Ambassador Wine and Spirits: Retailer Focus

August 27th, 2015 No comments

What does it take to succeed in NYC?

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At the corner of 54th St and Second Avenue you’ll find my favorite spirits and wine shop. It’s close but not exactly in my neighborhood but I go out of my way to shop there. It’s arguably the best in Midtown.

If you live in Manhattan, chances are there’s a store up the street, around the corner or, a block over. There are “destination” shops like Astor, Beacon and others so I suppose Ambassador fits this genre – well worth going out of your way. Besides, they deliver. But before I talk about them, let’s spend a few minutes on the New York retail scene.

Only in New York

It’s a complicated market at all levels of the Booze Business.

As recently as the 1980s, there were over ten significant distributors. Today there are only two main players. While the gap has been partly filled with wine and beer distributors moving into spirits, the market is in a state of limited competition aka as an oligopoly. In short, the wholesalers call the shots.

A consumer living in the boroughs other than Manhattan can purchase most alcohol products for less than in “the city.” Lower overhead is the main reason.

Thanks to state tax differences, for many consumers it makes more sense to go across the river to New Jersey if you’re looking to stock up, particularly spirits. The difference in state excise taxes is almost a dollar per gallon –$6.44 in NY vs. $5.50 in NJ.

(I used to joke that a car coming to NY from NJ whose trunk was much lower than its hood probably was either a small New York State bar owner stocking up or someone having a party.)

So imagine you’re a retailer in Manhattan. Your rent is high; you have to compete with many businesses for qualified employees; your customer base (in the midtown area) has changed, with LLCs buying apartments that are frequently unlived in; and the guy down the street is selling the same brand as you for less.

It’s not a level playing field

There’s a rule in NY State that only a single individual can hold a license to sell wine or spirits at retail. Its origin has to do with preventing chain liquor stores from doing business in the state. But guess what? It doesn’t stop retailers from opening other stores in the names of their family members.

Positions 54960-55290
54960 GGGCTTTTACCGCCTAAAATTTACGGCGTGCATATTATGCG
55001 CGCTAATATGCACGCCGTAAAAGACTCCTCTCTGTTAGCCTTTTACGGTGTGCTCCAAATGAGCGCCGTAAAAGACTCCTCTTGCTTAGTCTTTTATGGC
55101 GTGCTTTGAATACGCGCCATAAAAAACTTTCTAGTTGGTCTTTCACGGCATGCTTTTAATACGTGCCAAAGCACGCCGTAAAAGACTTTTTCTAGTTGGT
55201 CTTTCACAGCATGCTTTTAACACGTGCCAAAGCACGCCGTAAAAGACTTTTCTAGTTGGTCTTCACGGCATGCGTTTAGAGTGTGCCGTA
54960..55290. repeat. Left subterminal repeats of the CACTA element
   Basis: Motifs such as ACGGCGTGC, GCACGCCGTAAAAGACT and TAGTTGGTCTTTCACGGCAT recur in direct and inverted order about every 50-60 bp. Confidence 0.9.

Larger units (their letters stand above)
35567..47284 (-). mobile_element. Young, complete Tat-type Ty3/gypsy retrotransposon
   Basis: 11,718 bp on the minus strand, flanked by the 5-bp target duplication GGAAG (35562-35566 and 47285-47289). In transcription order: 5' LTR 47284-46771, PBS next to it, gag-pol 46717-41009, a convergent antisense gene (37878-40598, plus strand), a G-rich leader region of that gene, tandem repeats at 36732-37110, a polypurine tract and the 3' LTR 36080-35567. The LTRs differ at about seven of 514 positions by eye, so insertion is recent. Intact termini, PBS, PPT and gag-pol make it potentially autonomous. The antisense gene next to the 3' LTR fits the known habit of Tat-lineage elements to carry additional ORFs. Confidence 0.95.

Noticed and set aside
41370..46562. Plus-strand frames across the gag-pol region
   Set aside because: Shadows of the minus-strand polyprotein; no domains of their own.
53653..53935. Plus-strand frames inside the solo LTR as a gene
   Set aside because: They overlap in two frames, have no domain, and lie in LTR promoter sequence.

So, when a distributor has a multi-case discount, the sole proprietor store can’t take advantage of it but the stores “owned” by cousins, sisters, in-laws can. In short, that’s how many NY State stores beat the system.

This is the environment in which Ambassador Wines & Spirits operates.

The Ambassador Story

Leonard Phillips. owner

Leonard Phillips.

Meet Leonard Phillips, the owner of the store and whose family has been in the business since 1973. It started as a small shop run by his grandmother that has grown to the current 1400 square feet store on two levels.

Leonard’s original calling in life was to be a biochemist and ultimately become a physician in the military. However, as we all know, life has a way of getting in the way of plans and dreams. But if you spend five minutes with Leonard you quickly realize that his passion and tenacity is what has makes Ambassador unique.

 

Here’s why I think the store is special

This is not the place to go to buy the popular vodka and expect a discounted price. It is the place to go where you will find new or extraordinary products that appeal to the spirits enthusiast and aficionado. Their selection of whiskies (particularly scotch and single malts) is unbelievable.IMG_5313

In fact, if you’re a follower of this blog, you know that I love the whiskies and gin from Koval Distillery. All their products are available at Ambassador, which is how I came to the store in the first place.

Their wine selection is also second to none. But, interestingly, thanks to the whiskey and craft spirits explosion, wine as a percent of volume has gone from 80% to 65% in the last 3 to 4 years.

In addition to wine and liquor, their selection of Sake, Soju and Sochu is, in my opinion, the best in NYC. If you’re looking forIMG_5319 hard cider this is the place to go. And, while you’re in the store check out their champagne and sparkling wine selections.

There is even a room downstairs for tastings and education either conducted by companies or groups of friends wanting to discover new and interesting products.

Hey, don’t take my word for it. Go to Yelp and check them out. Not only did they get 4.5 out of 5 but also the comments left by reviewers are amazing.

It’s about the people

Most of the reviews on Yelp talk about the knowledge, helpfulness and friendliness of the staff. In most wine and spirits shops I’ve gone to around the country over the years, most should have the slogan, “shut up and buy.” This is a store whose service orientation matches their style of business – personal recommendations based on knowing the customer and the products they sell.

* * *

When I asked Leonard about how he copes with the peculiarities of doing business in New York City his response was mixed. On the one hand, as a true sole proprietor store facing competition from multi-owned stores and their ability to deeply discount, he describes the situation as akin to being a “one legged man in an ass kicking contest.”

At the same time, or perhaps as a result, he views Ambassador Wine and Spirits as a Dylan’s Candy store for adults.

An article in Serious Eats sums it up nicely: